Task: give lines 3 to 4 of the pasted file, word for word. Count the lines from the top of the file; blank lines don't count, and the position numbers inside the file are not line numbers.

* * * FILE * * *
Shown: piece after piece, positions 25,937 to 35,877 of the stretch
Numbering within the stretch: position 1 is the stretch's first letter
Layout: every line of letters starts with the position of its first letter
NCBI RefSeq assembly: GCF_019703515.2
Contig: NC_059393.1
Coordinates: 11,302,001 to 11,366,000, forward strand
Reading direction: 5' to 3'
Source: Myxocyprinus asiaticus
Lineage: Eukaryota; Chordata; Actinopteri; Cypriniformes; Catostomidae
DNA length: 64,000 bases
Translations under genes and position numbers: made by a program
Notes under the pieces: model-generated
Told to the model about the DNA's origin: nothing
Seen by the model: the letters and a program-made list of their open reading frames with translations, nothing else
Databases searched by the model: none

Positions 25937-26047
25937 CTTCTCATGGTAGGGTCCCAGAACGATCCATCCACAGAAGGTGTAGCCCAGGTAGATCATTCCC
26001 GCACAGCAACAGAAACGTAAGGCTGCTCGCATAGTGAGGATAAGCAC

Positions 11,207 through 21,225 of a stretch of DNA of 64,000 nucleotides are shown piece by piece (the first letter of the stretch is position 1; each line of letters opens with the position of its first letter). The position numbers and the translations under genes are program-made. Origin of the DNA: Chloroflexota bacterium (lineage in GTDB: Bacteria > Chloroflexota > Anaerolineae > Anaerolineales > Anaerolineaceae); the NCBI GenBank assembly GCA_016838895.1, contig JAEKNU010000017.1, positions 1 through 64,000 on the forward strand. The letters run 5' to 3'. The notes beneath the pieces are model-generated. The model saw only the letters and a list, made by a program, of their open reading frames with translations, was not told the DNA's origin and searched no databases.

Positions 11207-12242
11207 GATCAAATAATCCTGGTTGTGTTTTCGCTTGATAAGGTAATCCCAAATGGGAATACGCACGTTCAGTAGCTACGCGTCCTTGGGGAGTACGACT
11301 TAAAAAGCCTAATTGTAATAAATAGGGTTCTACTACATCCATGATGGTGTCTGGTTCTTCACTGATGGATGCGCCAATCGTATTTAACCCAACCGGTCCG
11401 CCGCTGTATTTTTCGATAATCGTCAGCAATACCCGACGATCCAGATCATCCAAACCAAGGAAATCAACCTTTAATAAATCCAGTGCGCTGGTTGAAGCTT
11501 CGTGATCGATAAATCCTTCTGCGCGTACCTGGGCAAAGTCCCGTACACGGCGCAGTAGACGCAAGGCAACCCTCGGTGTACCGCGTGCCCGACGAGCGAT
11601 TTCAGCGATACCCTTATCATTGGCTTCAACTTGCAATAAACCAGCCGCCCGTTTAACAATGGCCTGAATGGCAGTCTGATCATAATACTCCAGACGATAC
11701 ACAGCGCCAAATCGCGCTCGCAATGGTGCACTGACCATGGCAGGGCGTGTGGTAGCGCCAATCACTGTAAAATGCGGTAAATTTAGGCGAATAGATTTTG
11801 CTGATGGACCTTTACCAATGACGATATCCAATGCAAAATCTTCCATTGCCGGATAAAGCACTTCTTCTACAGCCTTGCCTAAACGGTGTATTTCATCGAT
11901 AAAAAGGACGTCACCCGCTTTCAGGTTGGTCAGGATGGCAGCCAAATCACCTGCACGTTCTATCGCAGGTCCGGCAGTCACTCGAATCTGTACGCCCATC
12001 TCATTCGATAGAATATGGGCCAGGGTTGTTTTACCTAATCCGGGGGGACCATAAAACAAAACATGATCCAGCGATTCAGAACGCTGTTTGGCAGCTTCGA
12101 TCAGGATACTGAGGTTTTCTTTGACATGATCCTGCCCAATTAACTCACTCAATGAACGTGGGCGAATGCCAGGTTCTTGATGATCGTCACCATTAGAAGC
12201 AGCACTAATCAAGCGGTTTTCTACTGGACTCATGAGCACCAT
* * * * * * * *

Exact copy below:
Layout: every line of letters starts with the position of its first letter
NCBI RefSeq assembly: GCF_019703515.2